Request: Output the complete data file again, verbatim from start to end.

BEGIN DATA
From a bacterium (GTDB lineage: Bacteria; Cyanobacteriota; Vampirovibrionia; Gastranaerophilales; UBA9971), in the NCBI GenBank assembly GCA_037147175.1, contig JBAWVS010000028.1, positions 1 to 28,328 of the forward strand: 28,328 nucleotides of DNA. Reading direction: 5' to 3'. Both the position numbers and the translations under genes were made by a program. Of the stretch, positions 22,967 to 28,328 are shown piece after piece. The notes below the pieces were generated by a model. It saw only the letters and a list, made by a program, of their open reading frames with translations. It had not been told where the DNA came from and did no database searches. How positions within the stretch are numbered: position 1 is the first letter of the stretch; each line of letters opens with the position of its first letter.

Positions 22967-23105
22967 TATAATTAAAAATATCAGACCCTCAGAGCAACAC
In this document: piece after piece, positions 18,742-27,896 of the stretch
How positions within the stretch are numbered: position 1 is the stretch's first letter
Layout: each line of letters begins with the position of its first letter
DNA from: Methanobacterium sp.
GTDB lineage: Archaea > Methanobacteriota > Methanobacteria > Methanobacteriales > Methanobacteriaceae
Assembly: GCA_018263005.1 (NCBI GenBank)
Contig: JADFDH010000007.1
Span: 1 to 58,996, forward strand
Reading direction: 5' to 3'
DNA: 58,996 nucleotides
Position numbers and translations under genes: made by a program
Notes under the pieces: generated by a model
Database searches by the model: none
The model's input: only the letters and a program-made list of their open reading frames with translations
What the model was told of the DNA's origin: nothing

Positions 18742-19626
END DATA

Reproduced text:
From a bacterium (GTDB lineage: Bacteria; Cyanobacteriota; Vampirovibrionia; Gastranaerophilales; UBA9971), in the NCBI GenBank assembly GCA_037147175.1, contig JBAWVS010000028.1, positions 1 to 28,328 of the forward strand: 28,328 nucleotides of DNA. Reading direction: 5' to 3'. Both the position numbers and the translations under genes were made by a program. Of the stretch, positions 22,967 to 28,328 are shown piece after piece. The notes below the pieces were generated by a model. It saw only the letters and a list, made by a program, of their open reading frames with translations. It had not been told where the DNA came from and did no database searches. How positions within the stretch are numbered: position 1 is the first letter of the stretch; each line of letters opens with the position of its first letter.

Positions 22967-23105
22967 TATAATTAAAAATATCAGACCCTCAGAGCAACAC
In this document: piece after piece, positions 18,742-27,896 of the stretch
How positions within the stretch are numbered: position 1 is the stretch's first letter
Layout: each line of letters begins with the position of its first letter
DNA from: Methanobacterium sp.
GTDB lineage: Archaea > Methanobacteriota > Methanobacteria > Methanobacteriales > Methanobacteriaceae
Assembly: GCA_018263005.1 (NCBI GenBank)
Contig: JADFDH010000007.1
Span: 1 to 58,996, forward strand
Reading direction: 5' to 3'
DNA: 58,996 nucleotides
Position numbers and translations under genes: made by a program
Notes under the pieces: generated by a model
Database searches by the model: none
The model's input: only the letters and a program-made list of their open reading frames with translations
What the model was told of the DNA's origin: nothing

Positions 18742-19626